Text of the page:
Now for Plan B
When I was done with pro football, I went right into broadcasting, doing color commentary with Vern Lundquist. The problem was, I didn't know what I was doing, and so I lost all my confidence.
Wait a minute! Mr. Four Super Bowl rings lost his confidence? Something doesn't compute here.
I ran into the same problem in the booth as I did in school, and that was remembering names. I couldn't match up faces and players, and I was all but overwhelmed. I know it when I study it, but I kind of lose the words when the light comes on. Even today, you don't see me getting into many specifics with players, because I don't know their numbers.
Pressure? Bring It On!
Nevertheless, I enjoyed broadcasting, and I learned to do well under pressure. I take a great event and then downsize it on my mind, so I can relax. I tried hypnotism. I even used buzzwords like relax, confidence, and concentrate. Eventually, I learned to release all that energy in a positive way.
Well, he wasn't known as the best clutch quarterback in history for nothing.
At one point, I was so relaxed I almost fell asleep in the locker room before games. But all this helps me perform in front of an audience. The first thing I do is to strip people of their titles, and then I strip the event of its importance. I convince myself that they're my friends and they're not better than me. And then, when I've stripped them of all that, they're just like me, so I'm out there talking to a bunch of me's. It settles me down and makes it easier to talk to them.
I lost all my money twice, I've been divorced three times, I've been called stupid and dumb. And that's just a starting point! I learn what I need to know to get comfortable at it, and the whole time I'm going full speed ahead. I hear the critics, but it doesn't stop me. It's never stopped me and it never will.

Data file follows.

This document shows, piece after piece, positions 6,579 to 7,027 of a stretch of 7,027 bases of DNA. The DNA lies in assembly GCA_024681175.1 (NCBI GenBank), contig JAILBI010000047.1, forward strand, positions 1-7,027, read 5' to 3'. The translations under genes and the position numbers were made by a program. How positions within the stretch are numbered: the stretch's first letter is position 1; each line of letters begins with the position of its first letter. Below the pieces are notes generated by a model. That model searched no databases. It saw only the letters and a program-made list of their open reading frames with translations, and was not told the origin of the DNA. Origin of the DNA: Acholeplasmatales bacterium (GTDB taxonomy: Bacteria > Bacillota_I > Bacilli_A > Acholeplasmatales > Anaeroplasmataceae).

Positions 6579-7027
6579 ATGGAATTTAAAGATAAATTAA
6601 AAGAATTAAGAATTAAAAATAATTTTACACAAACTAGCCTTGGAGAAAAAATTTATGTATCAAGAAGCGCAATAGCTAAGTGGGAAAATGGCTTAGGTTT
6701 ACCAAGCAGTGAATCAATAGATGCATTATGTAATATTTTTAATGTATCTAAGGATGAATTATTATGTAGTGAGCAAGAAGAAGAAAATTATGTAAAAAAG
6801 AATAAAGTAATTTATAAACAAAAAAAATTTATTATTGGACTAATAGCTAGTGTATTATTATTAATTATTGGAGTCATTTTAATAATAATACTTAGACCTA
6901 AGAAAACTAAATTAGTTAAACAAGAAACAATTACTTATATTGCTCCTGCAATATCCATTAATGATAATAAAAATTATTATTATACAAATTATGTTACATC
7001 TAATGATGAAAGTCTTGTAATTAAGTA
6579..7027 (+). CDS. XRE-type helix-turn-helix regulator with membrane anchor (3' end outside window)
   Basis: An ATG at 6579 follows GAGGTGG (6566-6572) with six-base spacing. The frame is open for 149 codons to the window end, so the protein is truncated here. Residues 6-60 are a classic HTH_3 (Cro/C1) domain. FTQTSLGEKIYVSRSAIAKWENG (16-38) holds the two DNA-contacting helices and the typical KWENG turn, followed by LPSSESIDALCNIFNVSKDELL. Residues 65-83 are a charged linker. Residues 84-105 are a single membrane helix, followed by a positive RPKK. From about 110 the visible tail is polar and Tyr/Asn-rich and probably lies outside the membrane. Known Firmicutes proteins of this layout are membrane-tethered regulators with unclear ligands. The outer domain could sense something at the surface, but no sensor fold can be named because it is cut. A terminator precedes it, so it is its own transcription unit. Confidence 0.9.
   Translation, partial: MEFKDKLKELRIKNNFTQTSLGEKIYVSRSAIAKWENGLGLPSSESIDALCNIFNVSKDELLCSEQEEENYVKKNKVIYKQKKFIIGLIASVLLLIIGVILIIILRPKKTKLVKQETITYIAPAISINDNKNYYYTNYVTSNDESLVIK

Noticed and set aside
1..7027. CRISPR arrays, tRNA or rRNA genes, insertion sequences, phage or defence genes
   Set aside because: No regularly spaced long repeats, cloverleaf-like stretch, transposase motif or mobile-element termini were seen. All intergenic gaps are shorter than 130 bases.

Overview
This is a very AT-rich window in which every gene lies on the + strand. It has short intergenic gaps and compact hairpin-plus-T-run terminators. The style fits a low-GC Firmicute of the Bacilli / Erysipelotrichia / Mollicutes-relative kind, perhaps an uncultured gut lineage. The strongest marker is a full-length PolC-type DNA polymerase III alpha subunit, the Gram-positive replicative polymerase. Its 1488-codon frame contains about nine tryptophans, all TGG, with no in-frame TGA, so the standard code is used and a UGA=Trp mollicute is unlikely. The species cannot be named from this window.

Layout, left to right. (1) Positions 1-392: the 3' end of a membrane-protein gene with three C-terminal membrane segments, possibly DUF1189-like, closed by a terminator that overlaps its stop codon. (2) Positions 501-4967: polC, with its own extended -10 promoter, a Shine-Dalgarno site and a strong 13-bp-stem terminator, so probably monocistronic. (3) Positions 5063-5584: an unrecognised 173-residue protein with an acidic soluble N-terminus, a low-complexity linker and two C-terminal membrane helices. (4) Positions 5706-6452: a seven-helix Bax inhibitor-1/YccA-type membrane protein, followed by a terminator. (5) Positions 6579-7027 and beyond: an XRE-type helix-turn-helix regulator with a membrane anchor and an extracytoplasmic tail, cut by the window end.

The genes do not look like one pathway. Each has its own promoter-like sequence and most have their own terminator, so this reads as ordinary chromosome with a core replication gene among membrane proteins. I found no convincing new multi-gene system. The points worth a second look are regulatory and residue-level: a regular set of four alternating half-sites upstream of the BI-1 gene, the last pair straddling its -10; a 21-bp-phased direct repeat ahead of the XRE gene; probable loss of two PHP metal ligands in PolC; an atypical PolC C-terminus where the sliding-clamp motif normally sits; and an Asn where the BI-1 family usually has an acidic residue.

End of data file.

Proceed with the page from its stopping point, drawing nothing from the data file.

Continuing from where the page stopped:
Just when you thought you knew him as a guy who had it all, you learn that no one has it all. Terry, especially, never had nor will he have it easy. The important thing is, he kept moving forward, kept learning, and kept working, and the end result is two distinct Hall of Fame careers, one as a player and now one as a broadcaster. Who knows, his next frontier might just be acting. I saw Failure to Launch and ol' Terry was great. Of course he'd be the last to acknowledge it, but he'd always be appreciative that you said it.It's How You Play the Game
The Powerful Sports Moments That Taught Lasting Values to America's Finest. Copyright © by Brian Kilmeade. Reprinted by permission of HarperCollins Publishers, Inc. All rights reserved. Available now wherever books are sold.
What People are Saying About This
“Like having a library of motivational books by successful people…a book you’ll refer to the rest of your life.”
“Brian does a masterful job laying out the values that have made America great.”
“It’s How You Play the Game tells us what [athletes] were looking for when they started and what they found.”
“It’s How You Play the Game is a great read—insightful and well written.”
“This is essential reading for sports fans and sports parents everywhere.”
“Helps to understand the value of sports and how it prepares you to deal with the stresses of everyday life.”
“…Humanizes our icons in a way that makes their success seem achievable and their life lessons invaluable.”
“I’ve watched many great players, but this is the first book that shows me how they became great people. ”
“Really gets at the heart of what sports is all about. …Great read for anyone who ever played a sporyt.”
“This book taught me more about some of my favorite leaders than any profile of them I had ever read…”